Q.) Do I have to foster continuously?
A.) No. Foster only when you are ready to take a pup into your home. We have some fosters that foster one or two dogs all the time, others that foster once or twice a year, and others that only respite foster for people going on vacation. Every dog you foster saves two lives: the life of the dog in your care and the spot in the shelter that opened up for another dog. We encourage people to foster as often as they can, but it’s important that you understand your limits and stick to them. We want our fosters to enjoy the experience!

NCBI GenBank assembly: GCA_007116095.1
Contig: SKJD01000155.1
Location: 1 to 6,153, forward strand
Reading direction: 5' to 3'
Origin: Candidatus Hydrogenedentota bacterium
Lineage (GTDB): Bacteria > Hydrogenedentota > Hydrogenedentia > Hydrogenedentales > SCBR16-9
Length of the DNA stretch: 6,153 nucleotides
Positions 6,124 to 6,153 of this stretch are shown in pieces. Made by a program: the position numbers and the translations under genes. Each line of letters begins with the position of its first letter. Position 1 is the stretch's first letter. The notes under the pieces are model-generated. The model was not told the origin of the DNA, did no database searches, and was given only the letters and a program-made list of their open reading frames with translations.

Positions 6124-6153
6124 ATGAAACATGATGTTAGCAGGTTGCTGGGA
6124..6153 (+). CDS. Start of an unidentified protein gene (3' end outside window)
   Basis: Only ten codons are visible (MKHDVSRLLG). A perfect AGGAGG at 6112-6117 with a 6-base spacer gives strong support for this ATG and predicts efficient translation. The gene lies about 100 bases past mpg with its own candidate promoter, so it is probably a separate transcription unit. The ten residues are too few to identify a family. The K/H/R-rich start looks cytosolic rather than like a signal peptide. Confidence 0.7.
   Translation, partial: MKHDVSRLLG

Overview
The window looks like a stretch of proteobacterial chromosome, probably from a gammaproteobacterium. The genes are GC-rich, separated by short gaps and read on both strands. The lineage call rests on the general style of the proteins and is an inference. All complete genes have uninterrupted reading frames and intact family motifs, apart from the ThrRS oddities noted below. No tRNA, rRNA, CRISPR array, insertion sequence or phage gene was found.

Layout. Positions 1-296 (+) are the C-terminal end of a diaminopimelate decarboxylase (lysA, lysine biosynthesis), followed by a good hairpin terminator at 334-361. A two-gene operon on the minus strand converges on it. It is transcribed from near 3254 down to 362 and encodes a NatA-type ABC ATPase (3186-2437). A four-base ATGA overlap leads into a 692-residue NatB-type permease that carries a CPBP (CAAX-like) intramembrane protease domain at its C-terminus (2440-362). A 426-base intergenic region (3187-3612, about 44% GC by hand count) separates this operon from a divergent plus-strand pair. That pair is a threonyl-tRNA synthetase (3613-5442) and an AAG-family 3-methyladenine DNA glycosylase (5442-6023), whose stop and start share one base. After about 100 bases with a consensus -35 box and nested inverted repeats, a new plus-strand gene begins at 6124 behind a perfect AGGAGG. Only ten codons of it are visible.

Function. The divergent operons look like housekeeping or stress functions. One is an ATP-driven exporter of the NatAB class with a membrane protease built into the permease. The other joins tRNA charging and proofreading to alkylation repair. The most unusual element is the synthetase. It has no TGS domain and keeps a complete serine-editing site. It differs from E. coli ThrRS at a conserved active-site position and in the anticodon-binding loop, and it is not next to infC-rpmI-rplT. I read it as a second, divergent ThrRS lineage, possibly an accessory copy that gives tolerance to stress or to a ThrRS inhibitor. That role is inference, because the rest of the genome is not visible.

Q.) How do I deal with saying goodbye?
A.) That is different for everyone. It is never easy, and many fosters shed some tears. Some fosters like to make a care package for the pup to take with them into their new lives. Many like to give them a towel or bedding that smells like the foster home to help with the transition. We have a lot of supportive people in our foster group that would be happy to talk and shed tears with you. It’s a great idea to ask the adopter to keep in touch and send updates through email, Facebook, or phone. Have them join the adopters' group too! Once you see that first update of how much they are loved in their wonderful new home, it makes all of the heartbreak worthwhile!